In today’s release of June data, the widely followed S&P/Case-Shiller Home Price Indices showed year-over-year improvement for the national index as well as both the 10- and 20-city composite indices.
There was a brief period two years ago of year-over-year nationwide gains, but those were entirely attributable to the misguided homebuyer tax credits, which temporarily inflated prices and pulled some buyers off the sidelines too early. Aside from that brief stretch in 2010, this is the first month in six years that the Case-Shiller data has shown a year-over-year increase.
Atlanta is still down from a year ago, according to these numbers for June (actually a composite of April, May, and June). Way down in fact: 12.1% below June 2011. But Atlanta prices were up a not-seasonally-adjusted 4.0% from April to May and 4.4% from May to June. Adjusted for seasonality, those gains slip to 1.8% and 2.3%, but those are still strong numbers largely offsetting Atlanta’s precipitous declines at the end of 2011.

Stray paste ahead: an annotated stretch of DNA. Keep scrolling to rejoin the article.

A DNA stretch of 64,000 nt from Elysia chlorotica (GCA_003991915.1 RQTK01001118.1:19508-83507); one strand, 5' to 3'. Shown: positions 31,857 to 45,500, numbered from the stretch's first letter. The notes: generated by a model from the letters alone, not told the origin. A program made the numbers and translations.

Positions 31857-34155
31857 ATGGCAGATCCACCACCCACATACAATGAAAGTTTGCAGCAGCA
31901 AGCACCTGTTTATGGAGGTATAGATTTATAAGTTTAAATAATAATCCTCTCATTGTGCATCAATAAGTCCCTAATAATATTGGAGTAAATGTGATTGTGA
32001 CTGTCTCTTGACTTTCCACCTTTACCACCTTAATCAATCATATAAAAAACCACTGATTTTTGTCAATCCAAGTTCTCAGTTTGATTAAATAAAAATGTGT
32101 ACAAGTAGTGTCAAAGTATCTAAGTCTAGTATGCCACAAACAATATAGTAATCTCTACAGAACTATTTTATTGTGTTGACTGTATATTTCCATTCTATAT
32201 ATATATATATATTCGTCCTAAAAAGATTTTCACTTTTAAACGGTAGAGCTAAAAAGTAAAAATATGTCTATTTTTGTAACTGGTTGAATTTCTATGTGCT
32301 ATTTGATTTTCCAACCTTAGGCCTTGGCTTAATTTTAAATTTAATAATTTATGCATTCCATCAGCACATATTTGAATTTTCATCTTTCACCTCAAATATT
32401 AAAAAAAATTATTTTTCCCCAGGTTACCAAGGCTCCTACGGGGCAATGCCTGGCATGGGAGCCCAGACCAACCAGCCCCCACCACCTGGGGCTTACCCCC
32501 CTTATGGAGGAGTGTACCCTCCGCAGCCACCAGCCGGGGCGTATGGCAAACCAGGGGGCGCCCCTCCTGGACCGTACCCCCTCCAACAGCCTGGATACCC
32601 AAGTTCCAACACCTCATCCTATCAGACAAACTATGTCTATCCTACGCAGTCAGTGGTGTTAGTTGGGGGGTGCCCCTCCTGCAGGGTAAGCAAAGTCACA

And all this is good news for the Georgia economy, especially in light of the sobering forecast last week from Rajeev Dhawan of the Economic Forecasting Center at Georgia State University’s J. Mack Robinson College of Business. More on that in a future post.
With Atlanta home prices likely having bottomed, the following dynamic is in place:
- If they anticipate rising prices, potential sellers are less likely to rush properties onto the market.
- If they anticipate stable or rising prices, potential buyers are more likely to make offers.
- As prices stabilize or rise, fewer mortgages will be underwater.
- With a clear floor under prices, banks will be more likely to make loans to small business owners using their homes to finance business expansions.
There are other potential upsides too, as well as at least one clear downside: entry-level buyers are going to find fewer bargains.
And it’s important to note too that home price increases and existing home sales contribute very little to GDP growth. New home construction, which likely will continue to rebound slowly, is the big contributor to GDP.
There’s obviously good news here for both state employment and for state government revenues, both of which are mired far below their pre-recession peaks.